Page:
Army privates in basic training receive “participation trophies”

Delta Company 35th Engineer Battalion. Photo credit: Facebook

Privates in BCT at Fort Leonard Wood receive “unit” patches after getting through the first stage of Basic- something which has many veterans up in arms.

Originally posted on Bravo Company 35th Engineer Battalion’s Facebook page, an entire series of photos showing soldiers who had just graduated their first phase of the three-tiered basic training, known as “Red phase”.

It wasn’t long after the post had been made before veterans and service members alike were bombarding the comments section.

“This is what happens when kids get participation trophies,” one veteran said.

After a few hours of social media shelling, the post made by Bravo Company –along with the photos- ‘magically disappeared’.

Director of Public Affairs for Fort Leonard Wood, Tiffany Wood, stated that the Facebook page is run by Bravo Company 35th Engineer Battalion – whom will remove posts with comments that do not adhere to their use policy.

Fortunately, the Battalion’s Delta Company made mention of the event, though no photos of the actual ‘patching’ ceremony.

Dco feel good patch

“As this chapter in their development draws to a close the Defenders conduct a formal Phasing Ceremony commemorating their transition from Red to White Phase”, the post read.

“The Company is first addressed by the Commander, streamers are awarded to various Platoons, and then those completing all Red Phase tasks dawn their U.S. Army patch. This patch symbolizes their progress as they join a profession rich with heritage and honor.”

Although this practice was confirmed last year by the Army Times, the photos did not sit well with veterans and personnel.  According to Army TR 350-6 5-2, “upon completion of this phase [red], each Soldier will be awarded the Army logo patch.”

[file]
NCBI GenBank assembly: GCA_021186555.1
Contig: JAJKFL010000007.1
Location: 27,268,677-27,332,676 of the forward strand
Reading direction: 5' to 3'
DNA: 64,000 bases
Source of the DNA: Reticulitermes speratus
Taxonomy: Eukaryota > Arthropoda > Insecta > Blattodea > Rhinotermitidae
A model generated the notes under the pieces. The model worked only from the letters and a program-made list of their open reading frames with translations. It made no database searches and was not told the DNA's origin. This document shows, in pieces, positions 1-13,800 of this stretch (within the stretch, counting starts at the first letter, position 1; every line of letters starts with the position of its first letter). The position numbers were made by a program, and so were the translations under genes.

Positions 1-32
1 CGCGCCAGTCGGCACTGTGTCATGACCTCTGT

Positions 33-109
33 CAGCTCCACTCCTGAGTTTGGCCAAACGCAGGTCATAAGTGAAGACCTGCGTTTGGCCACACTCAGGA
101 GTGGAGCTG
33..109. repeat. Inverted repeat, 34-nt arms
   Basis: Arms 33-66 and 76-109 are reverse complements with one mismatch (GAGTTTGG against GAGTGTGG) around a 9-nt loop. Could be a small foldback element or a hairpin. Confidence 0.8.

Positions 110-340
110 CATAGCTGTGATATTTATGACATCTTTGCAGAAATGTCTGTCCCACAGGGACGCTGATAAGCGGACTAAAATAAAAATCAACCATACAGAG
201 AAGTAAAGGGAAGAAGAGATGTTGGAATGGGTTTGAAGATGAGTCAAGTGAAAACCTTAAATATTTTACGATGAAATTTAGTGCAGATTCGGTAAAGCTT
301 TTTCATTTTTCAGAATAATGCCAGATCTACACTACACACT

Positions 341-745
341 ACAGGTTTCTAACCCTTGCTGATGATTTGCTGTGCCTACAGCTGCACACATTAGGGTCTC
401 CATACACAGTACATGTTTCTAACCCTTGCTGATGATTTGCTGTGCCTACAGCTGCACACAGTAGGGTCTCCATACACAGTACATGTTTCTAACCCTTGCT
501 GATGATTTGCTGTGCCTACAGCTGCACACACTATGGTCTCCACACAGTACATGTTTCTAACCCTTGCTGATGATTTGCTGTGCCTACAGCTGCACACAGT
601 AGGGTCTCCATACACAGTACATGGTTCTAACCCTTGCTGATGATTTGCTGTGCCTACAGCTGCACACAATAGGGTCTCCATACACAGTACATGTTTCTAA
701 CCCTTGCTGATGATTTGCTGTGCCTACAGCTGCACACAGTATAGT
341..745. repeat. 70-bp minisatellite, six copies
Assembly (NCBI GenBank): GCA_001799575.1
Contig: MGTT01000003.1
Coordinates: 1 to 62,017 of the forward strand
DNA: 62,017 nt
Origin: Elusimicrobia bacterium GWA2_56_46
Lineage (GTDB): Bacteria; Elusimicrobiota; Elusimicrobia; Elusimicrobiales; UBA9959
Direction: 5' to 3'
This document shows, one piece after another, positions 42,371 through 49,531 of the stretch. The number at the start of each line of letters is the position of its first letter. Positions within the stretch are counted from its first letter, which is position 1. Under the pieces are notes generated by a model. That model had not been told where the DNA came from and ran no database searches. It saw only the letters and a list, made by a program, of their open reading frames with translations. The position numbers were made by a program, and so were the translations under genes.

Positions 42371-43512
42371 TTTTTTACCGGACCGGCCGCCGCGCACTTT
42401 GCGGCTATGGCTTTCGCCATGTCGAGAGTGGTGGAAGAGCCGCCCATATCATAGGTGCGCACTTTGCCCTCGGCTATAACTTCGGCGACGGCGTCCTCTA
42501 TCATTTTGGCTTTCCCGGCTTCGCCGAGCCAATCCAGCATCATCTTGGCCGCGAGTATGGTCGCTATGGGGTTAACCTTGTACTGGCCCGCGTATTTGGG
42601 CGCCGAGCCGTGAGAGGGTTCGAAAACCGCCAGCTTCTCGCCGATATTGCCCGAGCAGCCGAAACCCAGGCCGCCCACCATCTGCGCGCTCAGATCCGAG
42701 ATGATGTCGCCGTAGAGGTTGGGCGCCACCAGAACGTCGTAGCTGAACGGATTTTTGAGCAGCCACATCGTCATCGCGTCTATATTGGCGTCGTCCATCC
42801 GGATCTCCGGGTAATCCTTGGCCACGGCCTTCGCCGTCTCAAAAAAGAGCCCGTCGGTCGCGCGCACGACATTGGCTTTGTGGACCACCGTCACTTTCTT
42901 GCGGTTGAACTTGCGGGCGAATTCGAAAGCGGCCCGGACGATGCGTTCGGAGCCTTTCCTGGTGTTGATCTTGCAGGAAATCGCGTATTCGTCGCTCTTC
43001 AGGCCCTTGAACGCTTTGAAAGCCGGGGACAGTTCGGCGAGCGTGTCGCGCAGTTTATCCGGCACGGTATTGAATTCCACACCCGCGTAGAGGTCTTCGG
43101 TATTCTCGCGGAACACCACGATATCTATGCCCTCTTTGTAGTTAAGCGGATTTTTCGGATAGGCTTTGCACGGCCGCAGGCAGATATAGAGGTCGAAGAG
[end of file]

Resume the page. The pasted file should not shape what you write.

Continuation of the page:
Former Drill Sergeant, fitness instructor and veteran celebrity John Burk released a video earlier today echoing the sentiment.

(Warning: Graphic Language)

“When you start rewarding the standard with something that isn’t normally rewarded such as a patch…it’s the act of giving someone a trophy for having not completed the entire basic training span”, Burk said. “The leaders that make these calls, that want to reward everybody for mediocrity -for standardized training- are what’s wrong with the military and why its decaying into what it’s becoming now.”

Burk argues that political correctness and civilian mentalities have seeped into and corroded the military, which affects the readiness and mentality of soldiers who will likely be unable to deal with the stressors and brutalities of warfare.

“This is not the civilian world. We are the Army, we are the military. Now it’s come to the point where it’s a f****** embarrassment that you’re no longer training men. You are training politically correct slave drones… They need to be taught to fight, to survive and to be able to handle themselves on the battlefield- not be given a participation trophy simply to make themselves feel good.”

Many share Burk’s sentiment, while remembering a tougher military when they entered basic training.

“Everyone says their basic training was harder,” one Infantry Officer said, wishing to remain anonymous. “But these kids coming out of OSUT are train wrecks. I wish I could say otherwise, but this it’s the truth. We have to undo everything they taught them just to make them fighters.”

Editor’s note: It was originally reported that the Director of Public Affairs for Fort Leonard Wood, Tiffany Wood declined to comment, but this was incorrect.  Popular Military contacted Fort Leonard Wood Public Affairs, but they were not prepared to answer questions on March 31, 2016.

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  • Andy Wolf

    Andy Wolf is an Appalachian native who spent much of his youth and young adulthood overseas in search of combat, riches, and adventure- accruing decades of experience in military, corporate, first responder, journalistic and advisory roles. He resides in North Carolina's Blue Ridge Mountains with his K9 companion, Kiki.

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